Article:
I don’t want to go to a dance!
What red-blooded, ten year old boy wants to go to a dance?
“You’ve got to be kidding,” I protested. “I’m not going Mom!”
But mothers can be very persuasive in such matters.
I am blessed with vivid memories of my youth and the majority of those recollections are pleasant. To this day, I cannot remember the exact details of how I became enrolled in an extracurricular class called “social dancing.” As I recall, my obviously misguided parents were sold on the premise that ballroom dancing was the solution to adolescent awkwardness with the opposite sex.
The reason they gave me was that everyone needs to learn how to dance.
By way of the suspected parent-teacher conspiracy, my friends and I were to be taught the “social graces” and would magically be transformed from little snot-nosed ragamuffins into young gentlemen. We would learn about manners and how proper young men should treat a young lady.
After getting wind of my fate, I called my buddies to share my fears and gain their sympathy. Unfortunately, my appeal fell on deaf ears. We were all in the same boat, victims of a diabolical plot to tame our occasional coarse behavior. It was hard to visualize learning the waltz and spending all that time with girls.
Male participants were required to be properly attired. The painful shopping trip to JC Penny included purchasing a suit, dress shirt, black oxford shoes and, worst of all, a tie. I was just a kid. How could they expect me to dance and be happy in a suit and tie? I felt like I was going to attend a six-week-long funeral.
The little girls in our class were much more enthusiastic and the hallways of the elementary school were all a twitter with giggles and laughter. We boys could sense that we were being watched and selected as potential dance partners. We felt so used. We would rather play baseball.
After two weeks of restless sleep, the big night arrived. I was nervous, we all were. My sister, who was four years my senior, did her best to reassure me and tried to build up my confidence.
“It will be fun!” I heard her say as I was dropped off at the front door of the dance hall.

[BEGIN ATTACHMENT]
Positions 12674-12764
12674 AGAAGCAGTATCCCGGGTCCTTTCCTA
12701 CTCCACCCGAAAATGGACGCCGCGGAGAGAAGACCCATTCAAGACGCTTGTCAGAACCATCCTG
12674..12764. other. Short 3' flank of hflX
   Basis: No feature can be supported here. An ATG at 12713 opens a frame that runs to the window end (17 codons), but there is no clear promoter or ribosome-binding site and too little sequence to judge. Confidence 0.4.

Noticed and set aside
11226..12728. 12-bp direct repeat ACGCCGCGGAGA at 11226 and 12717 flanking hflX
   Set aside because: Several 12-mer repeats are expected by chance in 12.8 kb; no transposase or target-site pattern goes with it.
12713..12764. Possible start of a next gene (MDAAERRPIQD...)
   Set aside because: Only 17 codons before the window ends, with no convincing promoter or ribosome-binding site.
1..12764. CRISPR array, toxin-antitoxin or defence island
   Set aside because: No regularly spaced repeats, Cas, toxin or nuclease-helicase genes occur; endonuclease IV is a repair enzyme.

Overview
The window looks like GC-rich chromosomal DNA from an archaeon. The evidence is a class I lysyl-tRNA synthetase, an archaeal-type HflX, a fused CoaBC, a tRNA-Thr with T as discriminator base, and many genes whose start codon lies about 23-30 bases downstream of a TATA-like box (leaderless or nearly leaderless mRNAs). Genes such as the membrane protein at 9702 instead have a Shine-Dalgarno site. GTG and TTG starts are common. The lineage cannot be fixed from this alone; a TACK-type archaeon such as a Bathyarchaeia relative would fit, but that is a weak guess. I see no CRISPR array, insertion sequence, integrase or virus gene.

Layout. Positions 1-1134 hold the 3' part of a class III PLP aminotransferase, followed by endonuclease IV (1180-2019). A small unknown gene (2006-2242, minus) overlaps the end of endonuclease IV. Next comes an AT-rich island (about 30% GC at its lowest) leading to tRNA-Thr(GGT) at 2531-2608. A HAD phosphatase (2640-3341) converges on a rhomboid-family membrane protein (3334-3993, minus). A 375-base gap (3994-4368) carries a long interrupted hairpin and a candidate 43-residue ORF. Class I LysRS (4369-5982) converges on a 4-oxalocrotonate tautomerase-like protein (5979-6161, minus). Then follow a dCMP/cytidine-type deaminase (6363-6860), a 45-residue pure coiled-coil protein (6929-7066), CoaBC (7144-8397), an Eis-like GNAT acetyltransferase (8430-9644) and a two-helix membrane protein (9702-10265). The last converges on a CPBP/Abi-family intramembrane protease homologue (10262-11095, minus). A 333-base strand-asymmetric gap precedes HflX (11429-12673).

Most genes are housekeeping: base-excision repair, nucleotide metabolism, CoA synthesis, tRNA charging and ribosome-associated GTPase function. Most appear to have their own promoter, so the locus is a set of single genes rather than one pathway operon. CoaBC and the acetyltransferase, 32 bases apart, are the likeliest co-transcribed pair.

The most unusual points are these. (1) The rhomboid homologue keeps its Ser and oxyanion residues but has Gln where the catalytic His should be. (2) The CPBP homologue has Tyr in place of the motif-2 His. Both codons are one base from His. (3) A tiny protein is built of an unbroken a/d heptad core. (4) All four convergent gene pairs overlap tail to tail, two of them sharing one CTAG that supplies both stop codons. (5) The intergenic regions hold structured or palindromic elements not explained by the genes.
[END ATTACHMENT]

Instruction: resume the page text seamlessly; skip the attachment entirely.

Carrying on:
Ahead of me lay a long, steep, and creaky set of steps leading up to the second floor dance hall where I would be molded into a miniature version of Fred Astaire or Danny Kaye.
Hesitantly, I stepped into the ballroom. On the far side of the chamber metal folding chairs lined the wall. Every chair was filled with a girl dressed in her Sunday best. Along the wall where I stood were more chairs, all occupied by boys. I found one of my pals and sat down beside him. The boys all looked nervous and scared. The girls looked confident and enthusiastic.
Our dance teacher took a position in the middle of the empty dance floor, introduced herself and welcomed us to the class. After receiving instructions and rules of etiquette, the boys were asked to select a potential partner and after introducing themselves, ask the girl if she would like to dance.
I can’t remember her name, but I found a partner and together we learned the basic dance steps. After multiple awkward attempts, the teacher declared an intermission and the boys were required to serve their partner a glass of ice water from a cart in the middle of the dance floor.
So my partner and I waltzed the night away and I only stepped on her toes a few times. I thanked her when the class ended and ran down the stairs where my dad was waiting at the curb. It wasn’t too bad actually, almost fun. That night I lay in bed, wide awake and wondered who my partner might be the next week.
Ed Hungness and his wife became full-time residents of Fife Lake in 2005 after Ed’s retirement. He can be reached at email@example.com or by mail at P.O. Box 57, Fife Lake, MI 49633.